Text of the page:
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Corporate Counsel Connect collection

January 2015 edition

"Think-time" topics for legal departments

Susan Hackett, CEO of Legal Executive Leadership, LLC

Susan HackettEach year, I try to make time for some kind of end of year/beginning of year intro- and retro-spection: taking a break from the "urgent" to think about some of the bigger strategic issues that are important. I thought I'd share what is currently on my list of "big thoughts" for law department leadership to consider to spark some good "think-time" for you, too.

Who do you want to be?

A lot of law departments are spending significant time these days re-engineering the "how" of their internal operations, and likewise instructing valued firms to focus more attention on "how" they provide service and do business. This focus on "the how" is a re-direction of the energy lawyers traditionally put on "the what" of their service model: touting their specialty credentials and cultivating impressive and successful legal pedigrees. Of course, a lawyer's experience and judgment, her substantive focus, and her commitment to top quality service is very important. However, given that there's a glut of experienced and talented lawyers and tremendous firms on the market to choose from in every jurisdiction in the world, the substantive skills of devoted and hard working lawyers – though necessary table stakes – are hardly distinguishable qualities.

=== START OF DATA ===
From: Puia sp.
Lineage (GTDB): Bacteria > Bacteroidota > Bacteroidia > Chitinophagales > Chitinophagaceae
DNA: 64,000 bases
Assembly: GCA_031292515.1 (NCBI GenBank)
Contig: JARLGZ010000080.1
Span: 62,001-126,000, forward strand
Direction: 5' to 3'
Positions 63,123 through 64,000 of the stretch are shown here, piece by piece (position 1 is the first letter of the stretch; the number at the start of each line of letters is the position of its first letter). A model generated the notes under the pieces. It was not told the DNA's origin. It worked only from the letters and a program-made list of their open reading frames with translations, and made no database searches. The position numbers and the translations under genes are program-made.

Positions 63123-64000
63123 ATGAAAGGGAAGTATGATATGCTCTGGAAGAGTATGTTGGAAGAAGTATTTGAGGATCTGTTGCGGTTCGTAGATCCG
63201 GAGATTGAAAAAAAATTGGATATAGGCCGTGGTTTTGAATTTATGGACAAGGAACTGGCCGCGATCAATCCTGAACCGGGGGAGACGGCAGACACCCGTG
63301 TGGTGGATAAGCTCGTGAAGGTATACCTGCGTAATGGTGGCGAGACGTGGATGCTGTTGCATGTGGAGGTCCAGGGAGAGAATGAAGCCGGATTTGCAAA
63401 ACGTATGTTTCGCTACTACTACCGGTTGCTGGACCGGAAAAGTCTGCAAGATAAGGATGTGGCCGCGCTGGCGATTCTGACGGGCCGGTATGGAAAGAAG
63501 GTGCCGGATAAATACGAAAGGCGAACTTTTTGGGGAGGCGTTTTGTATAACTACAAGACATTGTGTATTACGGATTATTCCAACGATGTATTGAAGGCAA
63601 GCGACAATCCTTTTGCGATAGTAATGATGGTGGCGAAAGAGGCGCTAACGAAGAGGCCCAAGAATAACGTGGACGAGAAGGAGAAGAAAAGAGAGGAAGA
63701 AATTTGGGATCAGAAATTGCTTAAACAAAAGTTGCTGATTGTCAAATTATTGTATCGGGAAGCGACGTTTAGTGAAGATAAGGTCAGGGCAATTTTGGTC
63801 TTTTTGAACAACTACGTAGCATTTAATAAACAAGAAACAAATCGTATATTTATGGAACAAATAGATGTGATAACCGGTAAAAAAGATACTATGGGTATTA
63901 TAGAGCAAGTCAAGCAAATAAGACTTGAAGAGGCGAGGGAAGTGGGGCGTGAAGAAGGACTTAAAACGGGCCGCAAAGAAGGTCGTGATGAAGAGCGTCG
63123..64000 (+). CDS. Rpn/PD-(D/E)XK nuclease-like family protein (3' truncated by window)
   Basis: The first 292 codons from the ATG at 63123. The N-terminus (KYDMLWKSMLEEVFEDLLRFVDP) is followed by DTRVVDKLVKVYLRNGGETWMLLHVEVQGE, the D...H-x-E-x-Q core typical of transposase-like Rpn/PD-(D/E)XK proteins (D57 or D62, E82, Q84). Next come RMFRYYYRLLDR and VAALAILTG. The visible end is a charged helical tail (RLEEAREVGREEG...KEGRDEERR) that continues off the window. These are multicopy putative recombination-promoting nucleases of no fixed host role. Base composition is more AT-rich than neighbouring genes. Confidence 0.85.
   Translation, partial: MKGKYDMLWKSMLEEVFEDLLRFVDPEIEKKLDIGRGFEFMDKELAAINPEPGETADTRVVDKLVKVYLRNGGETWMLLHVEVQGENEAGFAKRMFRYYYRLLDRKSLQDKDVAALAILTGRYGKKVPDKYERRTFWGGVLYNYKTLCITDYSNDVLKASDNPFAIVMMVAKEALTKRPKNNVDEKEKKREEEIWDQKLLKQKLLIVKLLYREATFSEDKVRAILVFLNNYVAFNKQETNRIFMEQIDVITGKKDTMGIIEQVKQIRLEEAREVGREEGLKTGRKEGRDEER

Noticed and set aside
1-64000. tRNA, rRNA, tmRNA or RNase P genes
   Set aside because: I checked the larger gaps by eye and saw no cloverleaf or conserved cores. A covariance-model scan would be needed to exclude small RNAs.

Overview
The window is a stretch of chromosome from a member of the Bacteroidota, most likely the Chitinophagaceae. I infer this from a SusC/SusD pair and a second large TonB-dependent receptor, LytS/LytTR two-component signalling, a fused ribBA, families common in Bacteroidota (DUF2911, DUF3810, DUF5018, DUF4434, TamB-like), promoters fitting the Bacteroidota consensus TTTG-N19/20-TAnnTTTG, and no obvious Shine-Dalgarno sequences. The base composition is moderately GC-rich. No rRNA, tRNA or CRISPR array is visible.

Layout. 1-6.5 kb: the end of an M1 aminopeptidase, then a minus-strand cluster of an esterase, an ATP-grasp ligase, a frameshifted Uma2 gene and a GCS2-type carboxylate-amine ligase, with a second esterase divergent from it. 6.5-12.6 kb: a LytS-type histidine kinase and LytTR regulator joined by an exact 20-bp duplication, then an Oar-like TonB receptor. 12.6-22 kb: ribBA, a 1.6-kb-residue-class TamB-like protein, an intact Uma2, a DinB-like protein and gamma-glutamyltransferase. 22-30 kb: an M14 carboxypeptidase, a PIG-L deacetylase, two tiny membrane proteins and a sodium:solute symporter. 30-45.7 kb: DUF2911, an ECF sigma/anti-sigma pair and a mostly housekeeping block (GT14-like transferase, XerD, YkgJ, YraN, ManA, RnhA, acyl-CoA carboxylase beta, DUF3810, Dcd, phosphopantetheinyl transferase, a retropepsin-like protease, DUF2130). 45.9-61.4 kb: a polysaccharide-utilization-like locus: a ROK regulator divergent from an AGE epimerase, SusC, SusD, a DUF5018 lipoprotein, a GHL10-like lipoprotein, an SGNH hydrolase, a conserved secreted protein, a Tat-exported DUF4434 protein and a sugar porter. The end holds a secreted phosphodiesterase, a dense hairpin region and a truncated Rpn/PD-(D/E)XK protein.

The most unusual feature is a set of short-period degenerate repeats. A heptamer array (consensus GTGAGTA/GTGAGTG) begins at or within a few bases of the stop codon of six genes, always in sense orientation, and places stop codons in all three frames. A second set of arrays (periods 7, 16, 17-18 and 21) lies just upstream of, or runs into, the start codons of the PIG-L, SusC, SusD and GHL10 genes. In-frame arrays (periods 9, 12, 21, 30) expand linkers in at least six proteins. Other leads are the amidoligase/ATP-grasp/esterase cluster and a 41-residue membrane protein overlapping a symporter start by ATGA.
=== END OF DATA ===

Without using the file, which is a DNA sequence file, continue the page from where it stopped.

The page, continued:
And so "think-time" topic #1 is:
Why in the world would a law department set as its internal goal, as I've heard a number of top-line GCs state in the last year, that they wish to model their department as the very best "in-house law firm" in the world? Law departments retain law firms for very good reasons – mostly related to specialized legal expertise or the need to outsource certain kinds of work departments don't want to or simply can't do.